Chase Adds Receipt Imaging to Small Business Mobile App
Chase today is rolling out a useful new feature for Jot, the mobile banking app it provides for small business customers.
The app is about two years old; small business owners use it primarily to manage their Chase credit cards. The bank offers a line of four cards for small businesses under the Ink brand.
"Small business owners tend to be out of the office quite a bit, they're on the road and very mobile," observes Richard Quigley, president of small business cards at Chase. "As a result, they've been early adopters and frequent users of smart phones and tablets." Chase's small business customers mostly use iOS and Android devices. "We've been finding ways to use mobile devices to address friction points they have in their business lives."
Small business owners typically start a company because they have passion for something, such as cooking or design, he points out. "Then they all too often find they're stuck in the back office working on taxes, payroll, and filing invoices. That's a huge frustration point, because they'd really like to be in the front, serving and interacting with customers, helping to grow their business." Part of the point of Jot is to help them get out of the back office.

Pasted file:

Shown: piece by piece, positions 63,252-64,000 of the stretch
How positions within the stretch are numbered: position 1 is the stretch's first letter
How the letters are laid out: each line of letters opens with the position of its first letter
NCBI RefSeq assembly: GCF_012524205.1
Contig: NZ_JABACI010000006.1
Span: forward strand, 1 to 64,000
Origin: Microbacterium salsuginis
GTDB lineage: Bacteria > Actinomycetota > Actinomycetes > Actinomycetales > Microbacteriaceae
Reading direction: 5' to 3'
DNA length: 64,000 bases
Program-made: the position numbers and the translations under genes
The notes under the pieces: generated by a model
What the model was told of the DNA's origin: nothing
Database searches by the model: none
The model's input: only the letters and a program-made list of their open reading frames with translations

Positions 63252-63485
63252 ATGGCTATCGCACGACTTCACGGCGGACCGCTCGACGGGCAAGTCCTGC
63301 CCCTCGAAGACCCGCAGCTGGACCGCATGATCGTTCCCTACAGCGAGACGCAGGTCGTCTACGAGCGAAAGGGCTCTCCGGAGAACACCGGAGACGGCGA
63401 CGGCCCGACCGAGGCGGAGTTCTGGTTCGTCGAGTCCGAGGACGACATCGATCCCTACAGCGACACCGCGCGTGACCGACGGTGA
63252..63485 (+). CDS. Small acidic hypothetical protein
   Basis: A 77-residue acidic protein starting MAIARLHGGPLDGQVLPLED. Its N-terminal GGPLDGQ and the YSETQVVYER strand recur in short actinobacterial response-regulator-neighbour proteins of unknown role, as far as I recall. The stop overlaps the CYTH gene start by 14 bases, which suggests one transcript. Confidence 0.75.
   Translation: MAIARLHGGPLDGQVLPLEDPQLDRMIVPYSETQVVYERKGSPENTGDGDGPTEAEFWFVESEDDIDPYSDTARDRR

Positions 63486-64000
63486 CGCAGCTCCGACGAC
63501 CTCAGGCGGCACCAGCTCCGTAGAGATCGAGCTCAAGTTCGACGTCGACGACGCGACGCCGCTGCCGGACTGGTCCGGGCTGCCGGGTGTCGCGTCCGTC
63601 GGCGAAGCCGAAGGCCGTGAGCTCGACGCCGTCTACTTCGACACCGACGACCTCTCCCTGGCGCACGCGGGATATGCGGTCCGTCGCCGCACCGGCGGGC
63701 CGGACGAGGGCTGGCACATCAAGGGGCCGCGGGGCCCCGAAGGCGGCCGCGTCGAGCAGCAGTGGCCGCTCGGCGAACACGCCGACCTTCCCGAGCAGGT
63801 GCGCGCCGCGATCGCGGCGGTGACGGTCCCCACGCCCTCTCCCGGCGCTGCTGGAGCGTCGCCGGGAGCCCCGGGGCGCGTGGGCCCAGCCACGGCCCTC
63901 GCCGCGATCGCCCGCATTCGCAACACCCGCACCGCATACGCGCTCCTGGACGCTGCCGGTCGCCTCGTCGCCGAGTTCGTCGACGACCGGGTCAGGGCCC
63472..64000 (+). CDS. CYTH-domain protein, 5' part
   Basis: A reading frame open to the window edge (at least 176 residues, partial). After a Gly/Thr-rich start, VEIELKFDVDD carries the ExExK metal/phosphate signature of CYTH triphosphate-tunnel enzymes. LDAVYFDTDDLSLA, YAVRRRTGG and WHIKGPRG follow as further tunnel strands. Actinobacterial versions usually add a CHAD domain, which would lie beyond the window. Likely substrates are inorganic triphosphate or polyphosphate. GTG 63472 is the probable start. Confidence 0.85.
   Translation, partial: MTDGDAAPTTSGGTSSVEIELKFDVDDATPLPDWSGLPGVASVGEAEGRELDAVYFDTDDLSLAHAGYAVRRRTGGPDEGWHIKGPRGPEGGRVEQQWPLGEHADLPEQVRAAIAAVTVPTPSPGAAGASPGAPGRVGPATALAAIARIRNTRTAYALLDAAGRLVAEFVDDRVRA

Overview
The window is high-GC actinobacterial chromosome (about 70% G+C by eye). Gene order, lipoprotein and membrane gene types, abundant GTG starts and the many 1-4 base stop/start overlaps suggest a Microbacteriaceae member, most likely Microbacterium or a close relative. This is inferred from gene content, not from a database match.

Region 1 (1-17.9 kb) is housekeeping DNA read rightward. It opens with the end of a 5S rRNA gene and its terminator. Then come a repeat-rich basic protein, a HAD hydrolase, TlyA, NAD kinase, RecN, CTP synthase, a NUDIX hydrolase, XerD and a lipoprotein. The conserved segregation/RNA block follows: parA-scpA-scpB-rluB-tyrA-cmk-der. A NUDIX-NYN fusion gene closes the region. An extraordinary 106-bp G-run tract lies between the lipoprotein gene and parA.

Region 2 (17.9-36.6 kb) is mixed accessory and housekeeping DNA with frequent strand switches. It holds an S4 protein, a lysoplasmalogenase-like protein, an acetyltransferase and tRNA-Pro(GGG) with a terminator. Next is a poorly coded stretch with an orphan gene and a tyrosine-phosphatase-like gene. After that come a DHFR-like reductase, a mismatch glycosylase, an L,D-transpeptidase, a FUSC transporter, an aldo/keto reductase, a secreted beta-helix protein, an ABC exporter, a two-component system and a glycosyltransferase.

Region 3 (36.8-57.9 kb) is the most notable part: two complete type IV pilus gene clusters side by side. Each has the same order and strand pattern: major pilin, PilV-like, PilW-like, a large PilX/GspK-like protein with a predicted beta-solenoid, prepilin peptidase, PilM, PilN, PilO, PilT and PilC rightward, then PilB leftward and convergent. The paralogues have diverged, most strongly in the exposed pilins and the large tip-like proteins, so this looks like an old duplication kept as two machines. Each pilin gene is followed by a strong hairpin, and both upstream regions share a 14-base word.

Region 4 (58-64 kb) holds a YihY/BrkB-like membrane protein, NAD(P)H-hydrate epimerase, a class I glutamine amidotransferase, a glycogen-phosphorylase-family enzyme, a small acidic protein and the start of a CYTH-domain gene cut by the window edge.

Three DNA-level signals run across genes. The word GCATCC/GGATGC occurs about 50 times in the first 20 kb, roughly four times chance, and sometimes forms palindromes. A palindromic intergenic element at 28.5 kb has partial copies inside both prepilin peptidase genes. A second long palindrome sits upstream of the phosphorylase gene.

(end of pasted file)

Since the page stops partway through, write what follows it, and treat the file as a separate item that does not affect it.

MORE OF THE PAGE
Small business people told the bank they were spending countless hours at the end of the month trying to map the items on their credit card bills to particular clients and projects. "A charge might have been from 30 or 40 days ago, it's a lot of work to figure out what it was for," Quigley says.
Jot lets customers tag their transactions at the point of sale. So if a small business owner has just taken a client to lunch, he could immediately tag that charge with the customer's name. Later, the small business person could search and sort through the tagged transactions to create invoices for clients.
The next thing small business customers told Chase was that they were having trouble tracking their shoeboxes full of receipts. "They often lose them and it becomes a complete pain," Quigley says.
Hence, the new feature the bank is announcing today lets customers attach a photo of the receipt or of the item itself with the transaction. "Say you were a designer buying a sofa for a client, you could tag the transaction with the client's name," he says. "You'd also be able to take a picture of the receipt" or of the sofa itself.
The receipts can also be downloaded to accounting software such as QuickBooks or Excel.